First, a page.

The action of the second stress-limiting system, the benzodiazepine, is closely related to GABA receptors. The natural and synthetic products of the benzodiazepine series are benzodiazepine (diazepam). phenozepam are classic ligands. They potentiate the effects of GABA systems at all levels of the central nervous system.
Third, the opioidergic system is represented in the body by opioid peptides and opioid receptors. Opioid peptides are endogenous products with analgesic morphine-like action. As established by studies of the last decade [17, 26], they are regulators and modulators of many processes, and the analgesic effect is just one of the manifestations of their complex function. Studies of a group of domestic immunologists under the guidance of R.V. Petrov in 1984 discovered previously unknown regulatory peptides of bone marrow origin, called myelopeptides . They possess both opioid and immunomodulatory activity. These studies confirmed the complex polyfunctional and highly branched nature of the opioidergic system. Opioidergic receptors are located in cells of various parts of the brain, as well as in many organs and tissues, localized in synapses, nerve endings, on secretory cells and other effector cells. Stress response stimulates the formation of opioid peptides. Under stress, they contribute to an increase in the perception of pain and other irritants, as well as prevent severe hyperthermia.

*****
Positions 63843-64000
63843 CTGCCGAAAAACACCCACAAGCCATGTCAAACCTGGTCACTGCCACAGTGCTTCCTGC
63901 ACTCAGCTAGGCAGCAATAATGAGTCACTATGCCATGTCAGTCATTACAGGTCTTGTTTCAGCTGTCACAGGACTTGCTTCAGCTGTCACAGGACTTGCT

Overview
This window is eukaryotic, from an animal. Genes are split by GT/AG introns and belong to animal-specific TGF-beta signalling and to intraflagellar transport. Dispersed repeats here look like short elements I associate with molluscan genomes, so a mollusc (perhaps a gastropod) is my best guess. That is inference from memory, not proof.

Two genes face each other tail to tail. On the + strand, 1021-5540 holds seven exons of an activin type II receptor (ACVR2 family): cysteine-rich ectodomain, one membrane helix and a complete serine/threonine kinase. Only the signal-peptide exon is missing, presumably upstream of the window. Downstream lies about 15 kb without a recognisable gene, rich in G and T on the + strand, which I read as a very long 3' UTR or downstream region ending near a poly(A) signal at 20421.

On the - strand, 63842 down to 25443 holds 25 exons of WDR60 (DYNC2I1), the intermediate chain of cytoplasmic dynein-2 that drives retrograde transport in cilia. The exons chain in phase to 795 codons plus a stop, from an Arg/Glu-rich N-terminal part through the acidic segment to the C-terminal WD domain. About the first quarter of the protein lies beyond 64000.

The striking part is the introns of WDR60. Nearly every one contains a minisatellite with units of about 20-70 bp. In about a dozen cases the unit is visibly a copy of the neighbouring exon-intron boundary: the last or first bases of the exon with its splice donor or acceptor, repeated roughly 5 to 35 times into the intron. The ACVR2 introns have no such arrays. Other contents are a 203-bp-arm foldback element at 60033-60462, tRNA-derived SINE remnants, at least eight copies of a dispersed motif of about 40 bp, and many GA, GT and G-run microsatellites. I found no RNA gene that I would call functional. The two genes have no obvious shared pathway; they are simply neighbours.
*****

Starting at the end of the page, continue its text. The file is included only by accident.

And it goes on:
Topographically and functionally, the opioidergic system is associated not only with stress-realizing factors, but also with other stress-limiting systems.
One of them is the serotonergic system. Opioid peptides cause intense naloxone-dependent release of serotonin from serotinergic neurons. On the other hand, the analgesic effect of opioid peptides is significantly potentiated by serotonin. It follows from this that congenital or acquired insufficiency of the opioid or serotonergic systems increases the body's vulnerability to stress effects .